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By Howard Schwartz

Annually, Marc Lawrence of Cleveland, Ohio produces his Black Book (108 pages, paperbound, $29.95) and players (including many who enter football contests) who love what are known as "100 percent trends" use it throughout the season to handicap. This book, along with a first-timer titled Stop Making Those Dumb Bets and Start Making The Tough Ones (107 pages, paperbound, $29.95) have arrived at Gambler's Book Shop), as the 2002 football season gets up a head of steam.

Subtitled A Guide to Picking College and Pro Football Winners, the Black Book (no relation to the books by the same title which either bar cheats or criminals or identify blackjack counters) gives the player betting systems that are totally for or totally against a team. For example, Dallas in the NFL: They are 11-0 against the spread when they are coming off a straight-up loss as a favorite when allowing 35 or more points. Also, looking at Atlanta, the Falcons are 0-6 against the spread after a straight-up win against the 49ers.

In addition, one can see the entire NFL schedule for each team, game by game and isolate angles for each contest. From page 46 on, the book concentrates on the colleges, from Air Force to Wyoming, with similar angles. The trends for colleges are particularly useful because there are so many of them that a handicapper has trouble keeping tables on each one. So for the player who wants to do a minimum amount of work, wants the research done and easy to use, and hopes history repeats itself, this book is a delight.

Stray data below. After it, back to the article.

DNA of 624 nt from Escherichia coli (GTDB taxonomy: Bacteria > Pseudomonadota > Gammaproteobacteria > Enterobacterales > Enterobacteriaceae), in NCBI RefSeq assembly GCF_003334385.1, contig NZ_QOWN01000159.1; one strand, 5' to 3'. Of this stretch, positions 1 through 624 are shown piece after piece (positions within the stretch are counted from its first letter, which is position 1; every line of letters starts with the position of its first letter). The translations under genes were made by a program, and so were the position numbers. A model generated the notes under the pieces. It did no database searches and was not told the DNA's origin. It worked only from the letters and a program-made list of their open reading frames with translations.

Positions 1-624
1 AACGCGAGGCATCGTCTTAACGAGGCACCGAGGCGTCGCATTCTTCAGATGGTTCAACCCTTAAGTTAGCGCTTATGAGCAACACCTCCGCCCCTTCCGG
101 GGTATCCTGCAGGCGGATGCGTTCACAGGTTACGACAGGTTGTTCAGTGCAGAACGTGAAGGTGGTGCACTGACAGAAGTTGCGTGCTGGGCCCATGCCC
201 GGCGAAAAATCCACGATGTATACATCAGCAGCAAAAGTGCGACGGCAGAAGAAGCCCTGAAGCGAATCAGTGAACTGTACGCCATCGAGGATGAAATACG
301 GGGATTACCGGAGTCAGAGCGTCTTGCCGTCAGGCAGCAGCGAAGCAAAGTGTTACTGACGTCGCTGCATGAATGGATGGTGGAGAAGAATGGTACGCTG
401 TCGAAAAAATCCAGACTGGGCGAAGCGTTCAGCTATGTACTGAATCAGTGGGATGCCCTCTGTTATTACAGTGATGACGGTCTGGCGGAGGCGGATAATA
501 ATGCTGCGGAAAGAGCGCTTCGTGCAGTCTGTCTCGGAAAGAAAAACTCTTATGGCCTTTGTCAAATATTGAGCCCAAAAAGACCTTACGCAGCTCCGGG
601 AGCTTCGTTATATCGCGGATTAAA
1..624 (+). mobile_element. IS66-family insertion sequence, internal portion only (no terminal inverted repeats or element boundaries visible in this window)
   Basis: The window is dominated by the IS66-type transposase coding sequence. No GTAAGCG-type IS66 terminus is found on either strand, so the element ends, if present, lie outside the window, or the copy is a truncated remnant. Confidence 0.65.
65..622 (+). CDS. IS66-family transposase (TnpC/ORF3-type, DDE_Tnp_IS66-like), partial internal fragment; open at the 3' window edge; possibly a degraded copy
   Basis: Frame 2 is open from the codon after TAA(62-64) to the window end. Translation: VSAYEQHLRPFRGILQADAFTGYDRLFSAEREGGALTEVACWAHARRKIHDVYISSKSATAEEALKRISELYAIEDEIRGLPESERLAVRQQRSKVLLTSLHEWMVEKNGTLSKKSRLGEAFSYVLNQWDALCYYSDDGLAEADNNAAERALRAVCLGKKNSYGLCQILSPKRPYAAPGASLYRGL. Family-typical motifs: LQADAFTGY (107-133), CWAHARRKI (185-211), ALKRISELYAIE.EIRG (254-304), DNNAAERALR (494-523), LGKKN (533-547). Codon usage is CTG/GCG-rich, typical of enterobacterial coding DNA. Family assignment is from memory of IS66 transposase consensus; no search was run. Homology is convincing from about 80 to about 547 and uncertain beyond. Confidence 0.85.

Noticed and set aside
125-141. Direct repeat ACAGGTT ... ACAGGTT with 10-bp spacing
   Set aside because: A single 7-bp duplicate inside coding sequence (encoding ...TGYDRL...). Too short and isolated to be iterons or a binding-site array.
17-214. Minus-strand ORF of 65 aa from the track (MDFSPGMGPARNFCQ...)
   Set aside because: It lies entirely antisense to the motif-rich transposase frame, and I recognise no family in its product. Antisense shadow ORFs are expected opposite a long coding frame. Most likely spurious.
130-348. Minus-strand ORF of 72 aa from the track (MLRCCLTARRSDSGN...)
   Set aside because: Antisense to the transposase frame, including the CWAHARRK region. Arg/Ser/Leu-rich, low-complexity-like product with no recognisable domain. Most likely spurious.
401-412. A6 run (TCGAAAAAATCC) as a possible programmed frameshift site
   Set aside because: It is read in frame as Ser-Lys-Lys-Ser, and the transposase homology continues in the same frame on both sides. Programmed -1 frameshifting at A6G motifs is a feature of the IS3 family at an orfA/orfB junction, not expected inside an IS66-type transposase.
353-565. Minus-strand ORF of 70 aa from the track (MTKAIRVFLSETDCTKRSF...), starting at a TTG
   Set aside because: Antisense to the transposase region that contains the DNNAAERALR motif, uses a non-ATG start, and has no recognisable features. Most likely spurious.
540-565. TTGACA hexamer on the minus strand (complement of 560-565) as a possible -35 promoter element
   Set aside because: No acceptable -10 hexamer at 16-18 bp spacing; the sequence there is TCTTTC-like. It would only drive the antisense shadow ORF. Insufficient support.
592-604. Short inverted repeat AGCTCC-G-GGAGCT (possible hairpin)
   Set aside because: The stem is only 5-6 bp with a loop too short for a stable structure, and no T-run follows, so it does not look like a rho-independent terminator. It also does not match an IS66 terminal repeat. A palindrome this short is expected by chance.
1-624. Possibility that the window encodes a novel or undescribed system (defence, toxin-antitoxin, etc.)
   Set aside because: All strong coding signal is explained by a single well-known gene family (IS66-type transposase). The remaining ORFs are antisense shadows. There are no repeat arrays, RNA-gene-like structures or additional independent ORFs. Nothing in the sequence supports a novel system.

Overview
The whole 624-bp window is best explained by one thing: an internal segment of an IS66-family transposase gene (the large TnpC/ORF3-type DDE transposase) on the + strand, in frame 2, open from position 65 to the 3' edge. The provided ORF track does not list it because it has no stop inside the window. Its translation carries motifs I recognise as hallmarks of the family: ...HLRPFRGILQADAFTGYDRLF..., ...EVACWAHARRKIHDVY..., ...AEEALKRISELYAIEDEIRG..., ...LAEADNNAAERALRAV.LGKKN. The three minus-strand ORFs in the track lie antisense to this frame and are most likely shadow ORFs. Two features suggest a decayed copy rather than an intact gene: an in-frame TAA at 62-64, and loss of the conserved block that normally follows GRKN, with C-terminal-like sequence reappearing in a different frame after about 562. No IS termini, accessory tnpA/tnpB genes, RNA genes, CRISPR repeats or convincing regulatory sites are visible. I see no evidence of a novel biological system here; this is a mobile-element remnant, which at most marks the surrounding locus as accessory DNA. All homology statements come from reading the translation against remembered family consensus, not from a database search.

By Howard Schwartz

Jerry Higgins, from Reno, NV, focuses his book on betting pro football. Although the title could be a bit shorter than Stop Making Those Dumb Bets and Start Making the Tough Ones, it does get to the point when offering advice based on analysis of the 2001 NFL season and his own experiences. This includes use of power ratings; examining concepts like yards per point and yards per passing attempt; team turnovers and turnover ratios; identifying strong home dogs; playing streaks properly; observing double digit dogs; identifying offensive and defensive "peaks" of teams throughout the season; considering when to bet the money line; "sandwich games"; money management decisions; betting the playoffs.

Overall, the theme of Higgins' book is making bets on a very selective basis, while examining the criteria for making solid plays. There are 17 weeks of the 2001 season and a lesson each week. Higgins' writing is simple, and to the point—not much technical or mathematical material to plow through.

(The books mentioned here are available from Gambler's Book Shop, 630 South 11th Street, Las Vegas, NV 89101. Call l-800-522-1777 from 9 to 5 Monday through Saturday Pacific time to order, using only MasterCard, VISA or Discover card (no Amex accepted). You may order through the store web site at and view the store's 1,000 books, videos and computer software. You may also call or write and ask for the free 80-page catalog to be sent to you. The store, founded in 1964, is located about two miles from Downtown Las Vegas, and the same distance from where the Strip begins, a block west of Maryland Parkway, just off Charleston Boulevard.)